Podcast of Andrew McEachern: Transcript

Computerworld Australia editor, Tim Lohman, has a chat with with Andrew McEachern, manager of data centres at the NSW Department of Environment, Climate Change and Water.

Tim: Hello and welcome to the Computerworld Australia live podcast. I’m Tim Lohman, editor at Computerworld Australia. Today our guest is Andrew McEachern, manager data centres at the NSW Department of Environment, Climate Change and Water. Hi Andrew.

Andrew: Hi and thank you for calling me.

Tim: Thank you. Andrew, you’re presenting at Cebit’s Future Proofing Your Data Centre Conference in Sydney on February 14. It would be good to hear a bit about that but perhaps you can tell us first a little bit about the department’s data centre environment.

Andrew: Surely can. I work for the NSW Department of Environment and Climate Change. We have three data centres and we’re currently looking at consolidating them into two.

One of our data centres is a highly efficient data centre. It’s out at our Lidcombe ETA Laboratories. It used to run off what we’d call a geothermal earth loop. However, we’ve had some problems associated with that. We’ve taken it off the earth loop for the cooling system and put outside air condensity units.

Another of our data centres is in town and another of our data centres is at Hurstville. Both of those are quite archaic. We are looking to eventually shut a couple of those down.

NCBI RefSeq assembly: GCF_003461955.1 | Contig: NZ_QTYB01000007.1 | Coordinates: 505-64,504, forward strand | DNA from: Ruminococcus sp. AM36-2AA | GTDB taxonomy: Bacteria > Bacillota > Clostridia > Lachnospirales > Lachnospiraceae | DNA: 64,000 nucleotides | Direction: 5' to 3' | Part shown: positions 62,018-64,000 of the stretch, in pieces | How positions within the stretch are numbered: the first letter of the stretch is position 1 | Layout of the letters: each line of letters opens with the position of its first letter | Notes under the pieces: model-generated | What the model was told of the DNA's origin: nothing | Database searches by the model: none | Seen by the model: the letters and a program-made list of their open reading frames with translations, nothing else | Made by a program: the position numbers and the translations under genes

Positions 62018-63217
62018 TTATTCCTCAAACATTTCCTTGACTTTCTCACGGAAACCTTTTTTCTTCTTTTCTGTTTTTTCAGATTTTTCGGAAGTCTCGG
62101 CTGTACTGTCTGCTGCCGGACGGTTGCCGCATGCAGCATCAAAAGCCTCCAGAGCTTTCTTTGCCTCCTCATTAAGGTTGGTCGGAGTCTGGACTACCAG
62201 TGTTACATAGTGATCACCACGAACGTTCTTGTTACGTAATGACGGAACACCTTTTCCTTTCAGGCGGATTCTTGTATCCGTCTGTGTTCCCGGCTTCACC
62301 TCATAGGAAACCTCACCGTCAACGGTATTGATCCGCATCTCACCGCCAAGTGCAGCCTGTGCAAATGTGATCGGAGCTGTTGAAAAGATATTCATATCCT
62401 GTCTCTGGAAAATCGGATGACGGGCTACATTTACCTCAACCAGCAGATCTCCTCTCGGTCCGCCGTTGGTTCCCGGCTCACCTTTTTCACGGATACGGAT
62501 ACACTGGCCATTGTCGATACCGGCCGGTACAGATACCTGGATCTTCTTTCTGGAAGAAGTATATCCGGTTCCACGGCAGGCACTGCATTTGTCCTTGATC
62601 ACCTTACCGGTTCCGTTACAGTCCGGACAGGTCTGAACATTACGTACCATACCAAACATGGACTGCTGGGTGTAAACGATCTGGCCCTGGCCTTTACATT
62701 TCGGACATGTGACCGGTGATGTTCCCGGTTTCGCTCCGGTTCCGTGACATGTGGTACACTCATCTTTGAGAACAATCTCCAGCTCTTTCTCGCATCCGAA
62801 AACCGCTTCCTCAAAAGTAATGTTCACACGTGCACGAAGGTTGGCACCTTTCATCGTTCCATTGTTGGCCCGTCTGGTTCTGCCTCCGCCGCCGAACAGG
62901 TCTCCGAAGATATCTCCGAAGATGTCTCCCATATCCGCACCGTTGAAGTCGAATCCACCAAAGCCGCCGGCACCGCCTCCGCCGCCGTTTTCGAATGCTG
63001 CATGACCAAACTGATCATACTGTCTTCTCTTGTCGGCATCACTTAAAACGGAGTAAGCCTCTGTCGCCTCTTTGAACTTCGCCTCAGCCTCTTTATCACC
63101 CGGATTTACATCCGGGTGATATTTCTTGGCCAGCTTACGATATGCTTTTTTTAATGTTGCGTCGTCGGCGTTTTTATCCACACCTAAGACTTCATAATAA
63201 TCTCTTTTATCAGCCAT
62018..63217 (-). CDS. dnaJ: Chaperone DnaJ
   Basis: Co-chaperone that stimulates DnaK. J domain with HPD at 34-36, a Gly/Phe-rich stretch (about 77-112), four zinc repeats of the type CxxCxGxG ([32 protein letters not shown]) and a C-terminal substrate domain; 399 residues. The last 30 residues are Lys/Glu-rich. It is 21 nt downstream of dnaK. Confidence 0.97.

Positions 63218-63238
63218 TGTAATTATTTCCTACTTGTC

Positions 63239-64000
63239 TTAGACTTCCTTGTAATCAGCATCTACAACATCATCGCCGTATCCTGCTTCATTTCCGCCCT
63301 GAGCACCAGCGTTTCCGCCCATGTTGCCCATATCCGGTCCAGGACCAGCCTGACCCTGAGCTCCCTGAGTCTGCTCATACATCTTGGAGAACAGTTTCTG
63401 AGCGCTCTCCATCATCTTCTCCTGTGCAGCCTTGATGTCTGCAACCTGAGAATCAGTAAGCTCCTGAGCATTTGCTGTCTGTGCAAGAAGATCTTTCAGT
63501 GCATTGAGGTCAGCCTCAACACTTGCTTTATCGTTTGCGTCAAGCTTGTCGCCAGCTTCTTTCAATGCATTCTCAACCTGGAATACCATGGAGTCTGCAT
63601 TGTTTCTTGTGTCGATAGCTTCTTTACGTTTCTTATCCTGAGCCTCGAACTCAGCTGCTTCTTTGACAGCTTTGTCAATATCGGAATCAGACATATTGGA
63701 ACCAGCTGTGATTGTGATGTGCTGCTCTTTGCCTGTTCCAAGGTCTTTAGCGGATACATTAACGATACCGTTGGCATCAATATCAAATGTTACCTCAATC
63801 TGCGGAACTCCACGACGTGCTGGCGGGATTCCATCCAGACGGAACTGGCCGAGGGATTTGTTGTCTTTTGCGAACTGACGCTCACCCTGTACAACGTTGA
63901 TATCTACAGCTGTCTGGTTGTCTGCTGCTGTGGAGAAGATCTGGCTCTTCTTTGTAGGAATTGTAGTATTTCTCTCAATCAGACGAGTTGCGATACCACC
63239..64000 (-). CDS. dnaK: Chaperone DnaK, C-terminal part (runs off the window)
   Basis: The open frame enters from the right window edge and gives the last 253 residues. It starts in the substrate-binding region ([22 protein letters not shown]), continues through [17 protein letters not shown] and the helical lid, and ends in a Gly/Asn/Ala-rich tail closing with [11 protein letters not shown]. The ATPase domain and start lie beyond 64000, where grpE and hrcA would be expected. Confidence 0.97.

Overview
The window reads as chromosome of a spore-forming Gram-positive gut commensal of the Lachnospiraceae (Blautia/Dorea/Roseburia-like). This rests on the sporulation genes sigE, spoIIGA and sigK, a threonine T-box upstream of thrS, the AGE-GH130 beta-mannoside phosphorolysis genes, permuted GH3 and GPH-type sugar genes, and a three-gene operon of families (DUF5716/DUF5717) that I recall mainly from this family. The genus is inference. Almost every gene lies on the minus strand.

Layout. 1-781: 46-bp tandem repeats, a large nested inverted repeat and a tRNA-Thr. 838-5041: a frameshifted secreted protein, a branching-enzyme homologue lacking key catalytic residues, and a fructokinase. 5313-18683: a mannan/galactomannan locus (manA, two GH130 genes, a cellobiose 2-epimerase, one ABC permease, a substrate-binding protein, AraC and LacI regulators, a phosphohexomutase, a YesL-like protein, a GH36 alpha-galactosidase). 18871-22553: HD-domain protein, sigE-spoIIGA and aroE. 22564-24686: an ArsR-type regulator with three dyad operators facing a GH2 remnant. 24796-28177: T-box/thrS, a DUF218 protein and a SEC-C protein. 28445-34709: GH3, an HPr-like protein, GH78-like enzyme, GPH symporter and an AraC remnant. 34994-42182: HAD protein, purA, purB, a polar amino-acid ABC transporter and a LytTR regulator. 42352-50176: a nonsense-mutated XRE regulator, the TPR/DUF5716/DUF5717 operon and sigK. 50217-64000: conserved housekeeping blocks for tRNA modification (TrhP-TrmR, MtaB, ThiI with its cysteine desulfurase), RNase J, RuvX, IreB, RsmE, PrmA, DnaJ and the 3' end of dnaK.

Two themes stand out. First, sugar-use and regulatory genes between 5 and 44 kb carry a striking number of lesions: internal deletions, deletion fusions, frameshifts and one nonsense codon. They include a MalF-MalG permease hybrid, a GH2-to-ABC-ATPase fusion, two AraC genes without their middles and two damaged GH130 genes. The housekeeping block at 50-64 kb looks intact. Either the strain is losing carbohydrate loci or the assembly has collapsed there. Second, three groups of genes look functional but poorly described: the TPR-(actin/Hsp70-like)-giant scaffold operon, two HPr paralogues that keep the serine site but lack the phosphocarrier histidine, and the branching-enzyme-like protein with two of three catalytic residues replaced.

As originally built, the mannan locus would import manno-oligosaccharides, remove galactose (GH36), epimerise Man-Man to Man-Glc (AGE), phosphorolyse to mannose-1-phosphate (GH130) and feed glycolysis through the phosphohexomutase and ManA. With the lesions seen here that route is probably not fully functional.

The load in the data centres isn’t that huge. I think overall we probably use about three Gigawatts of electrical energy a year. So in terms of size they’re not very large.

However, the Department of Environment isn’t into running large data centres. They’re into more running efficient data centres. I guess that gives you an idea of the environment we’re in.

Tim: You touched on the geothermal earth loop. What is that and what were you doing with it?

Andrew: ... It’s a very simple idea and technology. It’s used quite well overseas in the northern hemisphere. Basically ... you use fresh water cooled airconditioning units. You exchange the heat from the data centre into those airconditioning units and they then send it through loops in the ground via rather large pumps. Those loops dissipate the heat and the water comes back at a cooler temperature.

Unfortunately for us, the geothermal earth loop wasn’t particularly designed for this size of data centre. So we had an increase in the water temperatures over the periods of years in the ground and we found last year that we were running our airconditioning units, the minimum water temperature we were getting to them was 35 degrees Celsius. It got up to 47 degrees Celsius. It’s actually a miracle that they stayed running. Unfortunately you can’t keep treating this type of equipment that way and we were suffering from significant failures.

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Tags Climate Change and Water (DECCW)NSW Department of EnvironmentCebit Future Proofing Your Data Centre Conference 2011Andrew McEachern

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